1967 in Long Island, New York
Original Name(s):Soft White Underbelly, Oaxaca, Stalk-Forrest Group, Santos Sisters
Origin of the Name:Blue Oyster Cult came from a poem written by Sandy Pearlman, the band's original manager.
Influenced By:Black Sabbath, Moody Blues, Deep Purple, Byrds
Incluence On:Spinal Tap, The Dictators, Radio Birdman
Original BOC Members:
Eric Bloom - vocals, guitar, keyboards
Buck Dharma (Donald Roeser) - lead guitar, vocals
Allen Lanier - rhythm guitar, keyboards
Joe Bouchard - bass
Al Bouchard - drums
Other Members:Les Braunstein - vocals - Soft White Underbelly
Chuck Burgi - drums
Richie Castellano - bass
Rick Downey - drums
John Miceli - drums
Danny Miranda - bass
John O'Reilly - drums
Al Pitrelli - guitar
Thommy Price - drums
Jules Radino - drums
Ron Riddle - drums
Bobby Rondinelli - drums
Jon Rogers - bass
Greg Smith - bass
Kasim Sultan - keyboards
Andrew Winters - bass - Soft White Underbelly
Tommy Zvonchek - keyboards
Eric Bloom, Buck Dharma, Allen Lanier, Richie Castellano, Jules Radino
First Album:Blue Oyster Cult - 1972
Most Recent Album:A Long Day's Night - 2002
Signature Songs"(Don't Fear) The Reaper"
"Burnin' For You"
Essential CD:Agents of Fortune
BOC's fourth studio album -- and its first gold album -- released in 1976, contains several of the songs for which they are best known, and which are still featured in their live performances. In the tour promoting this album, the band became one of the first to introduce laser light effects into their stage shows.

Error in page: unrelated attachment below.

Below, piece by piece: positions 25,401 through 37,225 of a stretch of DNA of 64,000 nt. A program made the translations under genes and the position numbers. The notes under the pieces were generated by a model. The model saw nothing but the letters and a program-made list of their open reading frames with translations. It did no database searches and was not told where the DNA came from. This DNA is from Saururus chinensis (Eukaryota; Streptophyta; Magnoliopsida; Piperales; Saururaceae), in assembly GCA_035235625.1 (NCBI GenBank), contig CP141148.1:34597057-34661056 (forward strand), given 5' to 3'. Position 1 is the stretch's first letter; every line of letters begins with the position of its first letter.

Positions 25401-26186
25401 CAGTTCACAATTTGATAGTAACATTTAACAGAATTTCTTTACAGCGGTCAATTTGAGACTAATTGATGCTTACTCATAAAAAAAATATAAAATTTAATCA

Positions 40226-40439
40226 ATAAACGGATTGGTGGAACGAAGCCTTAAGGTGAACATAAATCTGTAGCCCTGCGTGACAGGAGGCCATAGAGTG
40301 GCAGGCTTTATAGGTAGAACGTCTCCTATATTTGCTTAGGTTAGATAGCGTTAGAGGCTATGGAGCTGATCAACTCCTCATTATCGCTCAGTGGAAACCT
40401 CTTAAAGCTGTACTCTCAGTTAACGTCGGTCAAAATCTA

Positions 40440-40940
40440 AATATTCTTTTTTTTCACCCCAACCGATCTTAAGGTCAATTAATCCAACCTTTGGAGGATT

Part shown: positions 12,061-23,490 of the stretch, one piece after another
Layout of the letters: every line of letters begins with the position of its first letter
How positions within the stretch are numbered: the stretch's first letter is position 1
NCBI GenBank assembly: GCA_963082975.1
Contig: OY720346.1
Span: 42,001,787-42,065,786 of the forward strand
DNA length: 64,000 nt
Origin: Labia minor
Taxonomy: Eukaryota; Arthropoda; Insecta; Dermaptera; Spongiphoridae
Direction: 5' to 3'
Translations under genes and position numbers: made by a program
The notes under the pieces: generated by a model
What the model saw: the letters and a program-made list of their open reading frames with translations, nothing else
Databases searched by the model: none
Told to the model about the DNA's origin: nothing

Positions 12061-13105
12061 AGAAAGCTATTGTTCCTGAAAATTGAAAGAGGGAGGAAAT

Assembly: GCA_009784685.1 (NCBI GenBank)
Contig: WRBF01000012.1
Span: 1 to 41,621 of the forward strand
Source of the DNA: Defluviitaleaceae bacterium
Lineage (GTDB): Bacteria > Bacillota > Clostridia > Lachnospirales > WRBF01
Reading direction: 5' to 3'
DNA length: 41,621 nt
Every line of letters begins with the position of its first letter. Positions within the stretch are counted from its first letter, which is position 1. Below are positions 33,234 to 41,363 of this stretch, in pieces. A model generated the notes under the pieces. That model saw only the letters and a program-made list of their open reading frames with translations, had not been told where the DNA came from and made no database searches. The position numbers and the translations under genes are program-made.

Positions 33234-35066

Beginnings of Blue Oyster Cult:
Sandy Pearlman was a music critic at Crawdaddy! magazine when he persuaded a group of students at his alma mater, State University of New York at Stony Brook to form a band, and became its manager. He christened them Soft White Underbelly (a phrase he liked from a Winston Churchill speech,) got them live dates and record contracts, and even contributed to some of their lyrics.
After one of the band's live shows got a bad review in 1969, Pearlman promptly changed their name to Oaxaca, then to Stalk-Forest Group, then Santos Sisters. In 1970 the band settled on the name Blue Oyster Cult.
BOC Succeeds the Old Fashioned Way:
The band's success was hard earned. Eric Bloom had been BOC's soundman before becoming its lead singer, and the group continually honed its studio production techniques.
They toured relentlessly, at a rate of more than 200 live shows a year during the 70s. They were among the first bands to introduce laser light shows into their live performances, but they were also one of the first to give them up because of the trouble and expense of hauling the necessary equipment.
Blue Oyster Cult's Ups and Downs:
During the 80s and 90s they had considerable personnel turnover, particularly drummers and bassists. Pearlman left to become Black Sabbath's manager.
"By the late '70s," Bloom tells About.com Classic Rock, "we wanted to be known for who we were instead of being the American Black Sabbath that Sandy wanted. Who knows? Maybe if we had gone that way, we would have become an A-band rather than a B-band. By A-band I mean groups like Led Zeppelin and the Stones. But we rebelled against it."
BOC in the 21st Century:
Band members parted ways briefly during the '80s, but otherwise have worked pretty much constantly. Original members Bloom, Dharma and Lanier form the core of today's BOC, who continue to perform 80 to 100 live shows each year. BOC fans have documented more than 4,000 performances in the band's career.
Currently without a record label, BOC continues to concentrate on touring. Their former label, Columbia has been gradually releasing expanded, remastered editions of the band's 17 studio and live albums.